aka Death Angel; I Come in Peace
Director – Craig R. Baxley, Screenplay – Leonard Maas Jr & Jonathan Tydor, Producer – Jeff Young, Photography – Mark Irwin, Music – Jan Hammer, Special Effects Supervisor – Bruno Vanzeebroeck, Makeup Effects – Tony Gardner & Larry Hamlin, Production Design – Phillip M. Leonard. Production Company – Vision p.d.g.
Dolph Lundgren (Jack Caine), Brian Benben (Arwood ‘Larry’ Smith), Betsy Brantley (Dr Diane Pallone), Matthias Hues (Talec), Jay Bilas (Azeck), Jim Haynie (Captain Malone), David Ackroyd (Switzer), Mark Lowenthal (Bruce), Michael J. Pollard (Boner)
While making a drug bust, police detective Jack Caine is witness as a tall blonde man with milky white eyes slaughters the drug dealers and his partner. Determined to avenge the murder of his partner, the rule-bending Caine is partnered with tightass, regulation-quoting FBI agent Larry Smith. The two of them realise that the person they are chasing is in fact an intergalactic drug dealer who injects people with massive doses of heroin in order to harvest the high doses of endorphin produced in the brain, which are prized intergalactically as a drug.
Dark Angel/I Come in Peace was one of a body of early 1990s sf/action hybrid films that took their inspiration from the cops vs aliens plot of The Hidden (1987). Others amid this fad included Peacemaker (1990), Abraxas: Guardian of the Universe (1991), The Cat (1992), Monolith (1994), The Silencers (1996) and the tv mini-series Something is Out There (1988). Although, what lay behind all of these in terms of inspiration was probably a desire to copy the success of The Terminator (1984) – almost certainly the character of Matthias Hues’ tight-lipped killer alien here has been an attempt to create another invincible Arnold Schwarzenegger-type non-human nemesis.
Dark Angel proves surprisingly entertaining, far more than the mere actioner it might seem to be at first glance. It has been very well put together – the action is slick, tight and spectacular. (Director Craig R. Baxley used to work as a stuntman). The scenes in particular of the aliens’ weaponry in operation – vibrating killer CD’s and guns that fires pulsed explosions – are top notch. The idea of aliens harvesting human brains for heroin was first conducted in the amusingly sarcastic Liquid Sky (1982).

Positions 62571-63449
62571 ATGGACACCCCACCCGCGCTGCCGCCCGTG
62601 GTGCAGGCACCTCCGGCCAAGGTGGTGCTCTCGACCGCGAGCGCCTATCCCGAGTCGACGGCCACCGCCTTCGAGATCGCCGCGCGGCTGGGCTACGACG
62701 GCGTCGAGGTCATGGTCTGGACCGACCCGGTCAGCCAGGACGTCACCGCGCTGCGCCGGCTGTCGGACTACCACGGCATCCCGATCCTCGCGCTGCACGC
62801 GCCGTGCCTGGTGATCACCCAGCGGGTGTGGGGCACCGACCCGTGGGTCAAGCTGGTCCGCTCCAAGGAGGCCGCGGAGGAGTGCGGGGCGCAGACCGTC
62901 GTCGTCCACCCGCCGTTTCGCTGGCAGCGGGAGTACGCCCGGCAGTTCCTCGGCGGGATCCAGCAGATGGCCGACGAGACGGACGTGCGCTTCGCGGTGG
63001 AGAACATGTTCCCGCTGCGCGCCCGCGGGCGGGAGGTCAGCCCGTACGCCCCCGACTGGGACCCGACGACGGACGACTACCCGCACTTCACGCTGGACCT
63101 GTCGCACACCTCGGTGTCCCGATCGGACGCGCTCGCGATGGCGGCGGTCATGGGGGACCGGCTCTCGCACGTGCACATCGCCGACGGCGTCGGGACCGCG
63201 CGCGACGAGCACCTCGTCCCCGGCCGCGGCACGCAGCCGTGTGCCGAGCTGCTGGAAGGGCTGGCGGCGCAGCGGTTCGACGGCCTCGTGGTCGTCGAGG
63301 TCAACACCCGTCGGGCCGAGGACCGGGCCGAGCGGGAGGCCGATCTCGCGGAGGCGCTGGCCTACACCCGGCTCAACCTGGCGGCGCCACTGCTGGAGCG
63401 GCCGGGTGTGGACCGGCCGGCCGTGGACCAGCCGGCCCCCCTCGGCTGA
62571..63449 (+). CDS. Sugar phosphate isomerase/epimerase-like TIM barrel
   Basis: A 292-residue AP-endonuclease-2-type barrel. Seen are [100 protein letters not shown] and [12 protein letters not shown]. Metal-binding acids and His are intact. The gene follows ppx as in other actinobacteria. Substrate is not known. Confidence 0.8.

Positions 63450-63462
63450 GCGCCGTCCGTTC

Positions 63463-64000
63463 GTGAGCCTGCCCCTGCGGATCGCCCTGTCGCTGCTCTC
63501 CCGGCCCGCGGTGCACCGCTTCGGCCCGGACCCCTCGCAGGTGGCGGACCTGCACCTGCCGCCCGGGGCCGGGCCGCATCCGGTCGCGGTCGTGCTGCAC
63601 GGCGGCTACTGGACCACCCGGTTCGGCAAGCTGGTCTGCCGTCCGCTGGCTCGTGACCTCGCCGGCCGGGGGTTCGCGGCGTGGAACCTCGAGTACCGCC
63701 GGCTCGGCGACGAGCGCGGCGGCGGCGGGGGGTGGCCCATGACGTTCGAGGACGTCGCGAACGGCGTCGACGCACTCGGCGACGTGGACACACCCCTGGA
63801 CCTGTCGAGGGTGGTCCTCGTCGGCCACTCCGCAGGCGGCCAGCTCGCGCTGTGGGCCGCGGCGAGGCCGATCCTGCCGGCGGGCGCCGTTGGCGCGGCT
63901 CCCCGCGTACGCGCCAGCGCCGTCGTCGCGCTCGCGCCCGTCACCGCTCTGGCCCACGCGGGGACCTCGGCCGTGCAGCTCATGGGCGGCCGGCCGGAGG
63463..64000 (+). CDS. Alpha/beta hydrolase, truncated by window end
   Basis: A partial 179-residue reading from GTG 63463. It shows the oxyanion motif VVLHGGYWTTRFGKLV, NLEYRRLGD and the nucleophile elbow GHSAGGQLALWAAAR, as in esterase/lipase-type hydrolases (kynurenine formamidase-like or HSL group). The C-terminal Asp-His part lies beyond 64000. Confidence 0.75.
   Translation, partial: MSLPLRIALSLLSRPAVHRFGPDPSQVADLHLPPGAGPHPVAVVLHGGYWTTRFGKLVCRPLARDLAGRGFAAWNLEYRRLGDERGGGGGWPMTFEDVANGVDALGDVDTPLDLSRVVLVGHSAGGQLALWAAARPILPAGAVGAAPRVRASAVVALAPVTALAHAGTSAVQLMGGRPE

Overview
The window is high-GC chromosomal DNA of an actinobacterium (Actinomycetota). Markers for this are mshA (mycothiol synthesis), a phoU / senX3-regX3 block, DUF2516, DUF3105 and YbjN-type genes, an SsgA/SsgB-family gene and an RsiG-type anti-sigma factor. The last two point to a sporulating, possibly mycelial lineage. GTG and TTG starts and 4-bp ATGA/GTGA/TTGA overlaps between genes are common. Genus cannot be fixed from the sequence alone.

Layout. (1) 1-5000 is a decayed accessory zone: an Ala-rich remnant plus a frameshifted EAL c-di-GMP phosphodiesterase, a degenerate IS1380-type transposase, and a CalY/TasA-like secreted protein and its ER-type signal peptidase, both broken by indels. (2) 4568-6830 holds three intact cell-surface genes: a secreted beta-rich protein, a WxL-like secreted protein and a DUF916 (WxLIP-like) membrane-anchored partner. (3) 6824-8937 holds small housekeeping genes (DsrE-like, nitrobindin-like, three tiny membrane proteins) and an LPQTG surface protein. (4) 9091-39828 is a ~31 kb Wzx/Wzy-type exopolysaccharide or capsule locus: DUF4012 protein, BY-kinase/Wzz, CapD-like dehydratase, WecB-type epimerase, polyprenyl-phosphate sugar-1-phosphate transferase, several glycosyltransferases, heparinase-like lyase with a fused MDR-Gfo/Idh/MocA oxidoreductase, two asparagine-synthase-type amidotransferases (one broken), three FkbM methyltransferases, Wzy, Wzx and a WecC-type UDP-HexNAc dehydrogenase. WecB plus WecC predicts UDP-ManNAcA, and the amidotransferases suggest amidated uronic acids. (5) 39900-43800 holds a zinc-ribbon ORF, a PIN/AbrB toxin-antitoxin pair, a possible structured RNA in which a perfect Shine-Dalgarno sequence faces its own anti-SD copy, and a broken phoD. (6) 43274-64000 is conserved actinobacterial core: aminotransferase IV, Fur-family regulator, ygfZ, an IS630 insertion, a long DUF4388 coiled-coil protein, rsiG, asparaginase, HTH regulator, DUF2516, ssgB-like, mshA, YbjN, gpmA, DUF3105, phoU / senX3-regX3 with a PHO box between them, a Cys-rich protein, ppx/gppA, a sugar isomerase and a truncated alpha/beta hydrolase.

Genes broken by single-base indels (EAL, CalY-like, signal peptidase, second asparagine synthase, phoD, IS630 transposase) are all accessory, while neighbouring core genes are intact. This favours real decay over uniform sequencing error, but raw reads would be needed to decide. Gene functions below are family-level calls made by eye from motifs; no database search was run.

The one element that raises Dark Angel considerably are the characters. Dark Angel came out not long after the Mel Gibson hit Lethal Weapon (1987) and buddy cop films were all the rage and it is almost certain that that has some influence here. Dark Angel does this with a highly enjoyable spin. Dolph Lundgren and Brian Benben are inspiredly cast as diametrically opposed personalities – Lundgren wittily plays into the part that he is usually typecast as of the macho cop who operates by instinct and bends the rules, while Brian Benben is cast as a slick, cocksure Ivy League by-the-book regulation-quoter. It is the joy of the interplay between these two completely opposed characters that makes the film so entertaining.
Director Craig R. Baxley had previously made Action Jackson (1988) and went onto to maintain a reasonable career as a genre director. His other films include the incomprehensible Deep Red (1994) about the search for a child carrying an alien virus; the worthwhile psycho-thriller Under Pressure (1997) with Charlie Sheen as a fireman who snaps and starts terrorising his neighbours; and the Christian Anti-Christ film Left Behind: World at War (2005). Baxley has made a host of Stephen King tv mini-series’ including Storm of the Century (1999), Rose Red (2002), The Diary of Ellen Rimbauer (2003) and Kingdom Hospital (2004). Baxley has also made a variety of genre tv movies including the superhero film Chameleon II: Death Match (1999), The Glow (2002) about a conspiracy of immortals, the mini-series The Triangle (2005) about the Bermuda Triangle and the amazing The Lost Room (2006) about a quest for everyday objects with mysterious powers.